The entire day was breath-taking, the only downside being that our tour guide quite simply didn’t speak any English-it ended up being quite comical and forced us to try to use what little Spanish we had acquired to decipher the general gist of his tour. After a full day in the desert, the evening held nothing more than a beer or two and early to bed in the sweltering pod of heat that was our tent-but not for long, for at 4.00AM we would be getting picked up for the following days visit to the geysers. Now, for what happened next I blame on tiredness, although others may point to stupidity, I’ll leave it up to you to decide. As is the very nature of the Atacama, it’s hot….Really hot. So, 4 AM one morning getting ready to go and visit some geysers, where we have been told there are hot springs, Jo and I promptly dressed some nice lightweight shorts and t-shirts. It didn’t really occur to us that we would be going to 5,300m above sea level at the crack of dawn, and at that time, at that height, it may be just a little bit Chile (pun intended!!). It didn’t really sink in until we were surrounded by people on our minibus dressed for winter, looking at us as if we were crazy fools-and as such we arrived at the geysers to the amusement of many….Little freezing gringo couple-how funny! Anyway, aside from that the geysers were, again, spectacular, other worldly, wonderful….I run out of original superlatives so forgive me for repeating myself! The amusing thing is that unlike the UK there is  no real health and safety, merely the casual observation:

if you see a hole in the ground, try not to stand on it….

Arid desert, bubbling volcanic pools and hot springs, but still San Pedro wasn’t quite finished-to complete our stay we grabbed some mountain bikes to go and explore Pukara de Quitor, a pre-Columbian stone fortress overlooking the San Pedro river. With Machu Picchu looming in our futures it was a great introduction to the wonders that lay ahead. The ruins date back to the 12th century, and were built initially as a defence against internal threats from neighbouring villages and communities-upon the Spanish invasion they took on a more significant role in the defence from  these foreign invaders. It was to no avail though, as signified by two huge stone heads, carved into the rock in memory of the Pukará de Quitor leaders beheaded by the Spanish when they sacked the town in 1540. A few hours walk in the sweltering heat would stand us in good stead for future excursions, and obviously provided some more camera fodder!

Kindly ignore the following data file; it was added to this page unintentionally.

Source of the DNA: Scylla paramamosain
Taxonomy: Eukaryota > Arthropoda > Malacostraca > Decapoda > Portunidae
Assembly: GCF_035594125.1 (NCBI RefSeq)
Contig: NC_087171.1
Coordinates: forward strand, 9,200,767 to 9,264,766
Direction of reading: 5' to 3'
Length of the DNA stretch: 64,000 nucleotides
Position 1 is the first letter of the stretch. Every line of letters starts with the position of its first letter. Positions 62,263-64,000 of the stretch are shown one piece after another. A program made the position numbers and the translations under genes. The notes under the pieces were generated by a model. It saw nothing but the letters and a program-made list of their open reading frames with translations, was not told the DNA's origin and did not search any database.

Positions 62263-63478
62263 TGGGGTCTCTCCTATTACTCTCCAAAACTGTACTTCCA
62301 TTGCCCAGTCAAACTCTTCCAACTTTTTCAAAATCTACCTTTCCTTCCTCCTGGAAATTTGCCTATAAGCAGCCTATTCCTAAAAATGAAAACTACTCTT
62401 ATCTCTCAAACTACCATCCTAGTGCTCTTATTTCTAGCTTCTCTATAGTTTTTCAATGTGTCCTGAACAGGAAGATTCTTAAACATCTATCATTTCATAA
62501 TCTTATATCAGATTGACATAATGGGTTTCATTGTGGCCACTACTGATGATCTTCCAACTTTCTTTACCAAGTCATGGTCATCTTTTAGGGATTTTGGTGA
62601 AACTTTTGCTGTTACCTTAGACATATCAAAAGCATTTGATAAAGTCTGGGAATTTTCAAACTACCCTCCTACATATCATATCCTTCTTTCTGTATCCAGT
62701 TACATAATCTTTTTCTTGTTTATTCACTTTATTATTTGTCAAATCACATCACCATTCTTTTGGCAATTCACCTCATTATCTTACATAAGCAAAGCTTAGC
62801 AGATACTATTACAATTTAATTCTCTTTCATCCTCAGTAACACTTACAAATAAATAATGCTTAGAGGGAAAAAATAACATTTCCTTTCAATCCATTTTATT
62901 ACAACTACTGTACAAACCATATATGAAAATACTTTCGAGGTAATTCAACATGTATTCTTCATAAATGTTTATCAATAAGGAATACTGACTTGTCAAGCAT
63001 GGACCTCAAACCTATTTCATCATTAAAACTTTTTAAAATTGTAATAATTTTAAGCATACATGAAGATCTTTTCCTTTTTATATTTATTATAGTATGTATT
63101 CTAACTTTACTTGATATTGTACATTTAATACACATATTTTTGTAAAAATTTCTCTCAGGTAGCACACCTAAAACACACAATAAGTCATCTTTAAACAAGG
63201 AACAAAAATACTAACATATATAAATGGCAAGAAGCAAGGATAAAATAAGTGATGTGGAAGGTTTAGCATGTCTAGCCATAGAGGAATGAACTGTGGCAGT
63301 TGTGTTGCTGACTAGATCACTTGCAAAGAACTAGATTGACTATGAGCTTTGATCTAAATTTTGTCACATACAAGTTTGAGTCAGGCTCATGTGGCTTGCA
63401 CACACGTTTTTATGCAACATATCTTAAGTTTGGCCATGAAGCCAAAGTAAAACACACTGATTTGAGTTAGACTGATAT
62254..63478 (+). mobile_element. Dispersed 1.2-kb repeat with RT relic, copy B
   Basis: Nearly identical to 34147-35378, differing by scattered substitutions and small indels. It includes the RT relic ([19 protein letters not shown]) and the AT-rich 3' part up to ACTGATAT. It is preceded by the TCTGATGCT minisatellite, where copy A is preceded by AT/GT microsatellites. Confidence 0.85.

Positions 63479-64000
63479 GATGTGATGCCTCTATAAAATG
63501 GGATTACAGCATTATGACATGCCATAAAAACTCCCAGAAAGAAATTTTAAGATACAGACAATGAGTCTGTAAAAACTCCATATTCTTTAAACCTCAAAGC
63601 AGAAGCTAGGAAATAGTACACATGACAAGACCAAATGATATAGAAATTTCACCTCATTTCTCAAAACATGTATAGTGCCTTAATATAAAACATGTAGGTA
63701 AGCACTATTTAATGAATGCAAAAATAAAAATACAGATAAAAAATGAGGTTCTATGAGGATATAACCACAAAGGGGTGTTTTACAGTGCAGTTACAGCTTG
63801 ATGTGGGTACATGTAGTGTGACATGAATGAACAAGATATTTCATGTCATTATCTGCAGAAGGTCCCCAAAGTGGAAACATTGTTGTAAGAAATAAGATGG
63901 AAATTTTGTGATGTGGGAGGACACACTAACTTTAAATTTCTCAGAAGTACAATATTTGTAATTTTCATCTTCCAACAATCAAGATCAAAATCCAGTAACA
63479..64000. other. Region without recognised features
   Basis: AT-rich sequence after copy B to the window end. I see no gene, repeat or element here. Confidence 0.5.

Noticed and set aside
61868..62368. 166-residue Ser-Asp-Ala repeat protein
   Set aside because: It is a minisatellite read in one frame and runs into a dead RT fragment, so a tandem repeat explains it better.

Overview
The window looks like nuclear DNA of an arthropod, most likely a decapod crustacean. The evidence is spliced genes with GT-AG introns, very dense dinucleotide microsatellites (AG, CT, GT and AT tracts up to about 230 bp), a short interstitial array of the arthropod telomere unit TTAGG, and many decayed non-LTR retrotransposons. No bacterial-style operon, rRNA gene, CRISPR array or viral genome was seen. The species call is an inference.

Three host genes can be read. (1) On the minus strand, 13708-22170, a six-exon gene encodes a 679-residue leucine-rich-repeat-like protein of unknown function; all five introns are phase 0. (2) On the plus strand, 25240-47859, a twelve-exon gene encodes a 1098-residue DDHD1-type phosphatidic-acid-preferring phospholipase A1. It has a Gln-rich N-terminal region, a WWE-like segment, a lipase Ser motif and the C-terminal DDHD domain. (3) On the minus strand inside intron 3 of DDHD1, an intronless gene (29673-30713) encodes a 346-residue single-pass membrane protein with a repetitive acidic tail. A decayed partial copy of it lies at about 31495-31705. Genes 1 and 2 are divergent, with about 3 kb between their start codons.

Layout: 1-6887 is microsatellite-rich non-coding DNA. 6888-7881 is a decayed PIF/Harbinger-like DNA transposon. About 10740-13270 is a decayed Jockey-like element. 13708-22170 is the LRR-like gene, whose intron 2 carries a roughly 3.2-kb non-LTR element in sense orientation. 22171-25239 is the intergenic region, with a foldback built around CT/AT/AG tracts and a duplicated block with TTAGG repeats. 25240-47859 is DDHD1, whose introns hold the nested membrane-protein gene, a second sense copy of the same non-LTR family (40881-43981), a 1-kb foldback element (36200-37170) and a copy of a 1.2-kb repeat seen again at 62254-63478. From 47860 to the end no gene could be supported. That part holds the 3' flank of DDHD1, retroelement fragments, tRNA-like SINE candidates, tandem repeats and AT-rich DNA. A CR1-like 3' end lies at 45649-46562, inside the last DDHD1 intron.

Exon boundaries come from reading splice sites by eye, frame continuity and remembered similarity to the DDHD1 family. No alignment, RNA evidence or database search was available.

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And so it was that we prepared to leave Chile for Peru,  with a feeling of a fair amount of unfinished business-as with Argentina, we have barely scratched the surface!

 

 

 

 

 

 

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Scurrying into El Hormiguero…(The anthill)

From our first week in the bustling metropolis that is Santiago, we were ready to get ourselves back to volunteering in somewhat more sedate surroundings-and the El Hormiguero in El Monte proved to be just that! Another placement that we had found through the HelpX website, with the simple yet tantalising description:

In the midway between Santiago and the surf-paradise Pichilemu, we have our creative centre “El Hormiguero” (the anthill).

We are exploring in eco-building, natural pools, aquaponics crops, arts, music and any interesting expression of new lifestyles.

With our eagerness to find alternative lifestyles, building methods and my much coveted ‘life skill acquisition’, on the face of things this place looked like it could tick all of the boxes-and so we had three weeks or so to find out-El Monte here we come!